No, not the board game! When I was 16, maybe. We used to have these endurance Risk games of about 5 hours, my brothers and I. They were excruciating! At any rate, left those suckers behind in the dark, dark eons of time past.

No, I want to talk about taking a risk. It is one of the common themes wending through my life right now.

There have been points in my life where I have taken a risk and it paid off. The first important risk that I took was asking Bryon if he wanted to get serious. Sadly, he said no. He messed everything up, because my plan was to have our dating anniversary be Valentine’s Day. Cliche, right? Yes, but easy to remember. So, disappointed though I was, I persevered through days of classes until he knocked shyly on my door on February 17th, 1984, and told me he’d changed his mind. As of February this year, we’ll have been Catherine and Bryon for 32 years. So, I’m glad I asked.


In 1992, I quit my high school teaching job in Audubon. I wasn’t a happy high school teacher, and I didn’t want my potential children growing up in a town where they couldn’t read books like Robert Cormier’s The Chocolate War. I began studying at the University of Iowa in 1994, because it took us a couple of years to get things around to move. Bryon and I both had no jobs, the PhD program being our only draw. Happily, Bryon started working at Jefferson High School before the school year began, quite by accident, as he was choice number 2. And the connections I made in grad school ultimately led to my job at Kirkwood. Also, I believe we escaped cancer, living in a narrow-minded environment, and eating Alpo in our retirement. You would not have believed our salaries.


So, now I have been living with three kinds of risk. One is the great uncertainty of a health situation. Another is the long and arduous road to publication, paved with ambiguity. The final one is I want to continue to transition in my career. I’m ready for a new challenge. As I’ve been telling friends lately, I love my work here at Kirkwood, but I’ve gone as far as I can here, and I want to build a new thing. Let’s focus in on these risks.

The health situation: in this case, we’ve decided that this will always be in the background, the ultimate case of living with uncertainty and ambiguity. We have decided to negotiate changes as they come, and not worry about uncertainty and risk. But we are ready to negotiate changes if they come. We’re already used to the new situation, even though we were pretty shell-shocked a month ago. So, once we transition to the new state, we’ll work with those odds. This is not a risk we take; this is a risk that will come to us. Or not.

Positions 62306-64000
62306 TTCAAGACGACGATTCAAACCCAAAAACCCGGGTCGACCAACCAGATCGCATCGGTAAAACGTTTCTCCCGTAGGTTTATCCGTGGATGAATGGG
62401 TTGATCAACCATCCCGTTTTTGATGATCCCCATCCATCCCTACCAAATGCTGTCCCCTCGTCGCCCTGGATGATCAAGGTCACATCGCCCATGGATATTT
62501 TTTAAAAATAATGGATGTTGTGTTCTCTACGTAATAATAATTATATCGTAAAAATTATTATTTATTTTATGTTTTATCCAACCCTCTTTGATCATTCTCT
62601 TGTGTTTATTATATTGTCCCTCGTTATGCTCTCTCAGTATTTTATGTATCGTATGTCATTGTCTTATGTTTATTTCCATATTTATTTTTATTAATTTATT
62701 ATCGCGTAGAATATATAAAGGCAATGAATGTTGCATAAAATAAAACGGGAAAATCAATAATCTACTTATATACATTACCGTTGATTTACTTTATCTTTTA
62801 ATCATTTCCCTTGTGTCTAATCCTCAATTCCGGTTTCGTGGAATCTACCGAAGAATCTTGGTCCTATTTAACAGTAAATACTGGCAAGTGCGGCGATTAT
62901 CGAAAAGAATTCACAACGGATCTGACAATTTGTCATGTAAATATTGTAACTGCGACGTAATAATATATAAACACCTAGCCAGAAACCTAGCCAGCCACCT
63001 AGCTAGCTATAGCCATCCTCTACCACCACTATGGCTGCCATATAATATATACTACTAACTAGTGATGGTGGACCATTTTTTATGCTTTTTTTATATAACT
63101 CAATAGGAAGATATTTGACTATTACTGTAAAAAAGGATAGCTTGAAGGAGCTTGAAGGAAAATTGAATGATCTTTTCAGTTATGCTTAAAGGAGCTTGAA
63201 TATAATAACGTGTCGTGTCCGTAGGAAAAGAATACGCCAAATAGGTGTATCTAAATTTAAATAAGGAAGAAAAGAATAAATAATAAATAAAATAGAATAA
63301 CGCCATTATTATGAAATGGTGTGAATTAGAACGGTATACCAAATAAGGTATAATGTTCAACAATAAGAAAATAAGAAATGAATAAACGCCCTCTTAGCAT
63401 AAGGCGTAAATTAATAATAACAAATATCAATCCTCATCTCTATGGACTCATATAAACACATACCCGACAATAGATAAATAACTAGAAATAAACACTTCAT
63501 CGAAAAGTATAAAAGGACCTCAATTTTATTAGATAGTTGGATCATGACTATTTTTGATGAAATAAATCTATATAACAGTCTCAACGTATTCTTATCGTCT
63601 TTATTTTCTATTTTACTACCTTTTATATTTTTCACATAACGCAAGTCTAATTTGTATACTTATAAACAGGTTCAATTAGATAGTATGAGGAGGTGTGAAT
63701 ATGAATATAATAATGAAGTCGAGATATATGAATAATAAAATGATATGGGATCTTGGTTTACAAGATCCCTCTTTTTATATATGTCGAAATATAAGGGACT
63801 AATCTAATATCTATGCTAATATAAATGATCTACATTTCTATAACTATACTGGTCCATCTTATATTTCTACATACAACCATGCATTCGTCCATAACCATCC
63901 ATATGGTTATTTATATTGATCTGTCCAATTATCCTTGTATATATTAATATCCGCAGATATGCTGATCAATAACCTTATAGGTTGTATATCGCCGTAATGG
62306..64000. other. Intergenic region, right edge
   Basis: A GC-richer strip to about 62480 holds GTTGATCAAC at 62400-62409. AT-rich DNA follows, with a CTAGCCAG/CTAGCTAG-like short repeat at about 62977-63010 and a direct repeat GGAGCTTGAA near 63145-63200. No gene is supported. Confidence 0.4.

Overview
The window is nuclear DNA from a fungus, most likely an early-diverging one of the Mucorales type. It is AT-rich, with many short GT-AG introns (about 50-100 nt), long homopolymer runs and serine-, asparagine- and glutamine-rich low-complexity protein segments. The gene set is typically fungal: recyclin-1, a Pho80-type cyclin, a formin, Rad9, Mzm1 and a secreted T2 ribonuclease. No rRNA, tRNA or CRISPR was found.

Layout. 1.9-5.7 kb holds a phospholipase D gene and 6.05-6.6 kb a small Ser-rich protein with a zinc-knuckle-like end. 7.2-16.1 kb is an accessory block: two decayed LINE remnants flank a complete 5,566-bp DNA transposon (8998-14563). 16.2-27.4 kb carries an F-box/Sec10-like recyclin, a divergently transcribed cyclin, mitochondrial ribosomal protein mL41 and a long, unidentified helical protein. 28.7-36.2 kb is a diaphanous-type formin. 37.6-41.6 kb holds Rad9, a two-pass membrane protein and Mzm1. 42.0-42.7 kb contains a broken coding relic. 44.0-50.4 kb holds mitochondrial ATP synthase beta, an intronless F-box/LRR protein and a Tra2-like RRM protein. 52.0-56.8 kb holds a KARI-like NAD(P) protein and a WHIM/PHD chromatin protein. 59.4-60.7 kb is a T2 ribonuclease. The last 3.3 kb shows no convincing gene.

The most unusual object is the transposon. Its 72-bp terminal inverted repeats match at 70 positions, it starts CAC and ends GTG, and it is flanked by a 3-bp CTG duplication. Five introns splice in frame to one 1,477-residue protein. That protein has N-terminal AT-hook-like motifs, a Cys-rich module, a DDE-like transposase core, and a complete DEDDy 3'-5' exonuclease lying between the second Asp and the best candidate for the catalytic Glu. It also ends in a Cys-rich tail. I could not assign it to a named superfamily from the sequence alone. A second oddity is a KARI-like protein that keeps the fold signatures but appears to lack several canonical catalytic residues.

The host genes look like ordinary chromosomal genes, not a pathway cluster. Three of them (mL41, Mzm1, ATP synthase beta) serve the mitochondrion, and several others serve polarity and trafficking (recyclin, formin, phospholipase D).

The publishing situation: Publication would be lovely. It’s not my primary goal. I risk myself by putting myself out there for rejection, but that’s a pretty minor risk. You get so used to it after a certain point, and you get some really nice rejections after a certain point. Yes, you do get tired sometimes of the unending stream of no, but if you don’t send things out, there is no chance of yes.

There is another kind of risk here–that of pushing yourself artistically. And these risks you take to move forward as an artist. The Pawn of Isis is the first book I have decided to write from one third person POV. This is challenging for me. In my first draft, I am writing from multiple POVs, but only so I know what people might reveal to Carlo, or what Carlo might see. Then I’ll work my way into the third person. I want this to work. It’ll be a good artistic stretch.

Regarding this risk, then, it comes down to the old adage of control what you can, let the rest slide away. Recently I decided to have a writing practice, rather than a writing career, and I will take artistic risks, including the possibility that my work might be acknowledged publically.

The career situation: The professorship is where I make my money. I am very happy with my nice stable job and all its benefits, and I could be here until I retire. But I am hungry to do something new and challenging, and here I maintain the status quo. With that in mind, and with our retirement goal of living in Florida, I have begun searching for new jobs in that region. Unlike last year, when this was a slip into having something to prove, I realize that this is because I feel I’ve done what I can here.

Now, I have a job interview at the University of Central Florida to really make an English Language Institute into something that fits that dynamic school. They already have a great set up, but I’d like to be part of that growth and shift. It’s a risk. I go from the stable to the new. I put myself out there. What if it doesn’t work out? What if I’m not a good fit? But what if I am? What if we build something amazing and special together? I have decided the positive outcome is worth the risk of the negative one. I hope, honestly, that all the deets fall into place with this one. Bryon and I will have a rough two years transition, but it will make life a lot easier for us when we move.

So, risk. You may not always get what you hope for, but when you don’t, you dust yourself off and try something new. That’s why we hope for continued good health, that’s why we send out stories as soon as they come home, and that’s why we try to move toward the life we want, a rewarding life living where you want to live.

Existence can be more stable without risk. But it is also less fulfilling to me.

Author: Catherine Schaff-Stump

Catherine Schaff-Stump writes fiction for children and young adults. Her most recent book, The Vessel of Ra, is the first book in the Klaereon Scroll series. She is currently working on its sequel, as well as penning the middle grade adventures of Abigail Rath, monster hunter.

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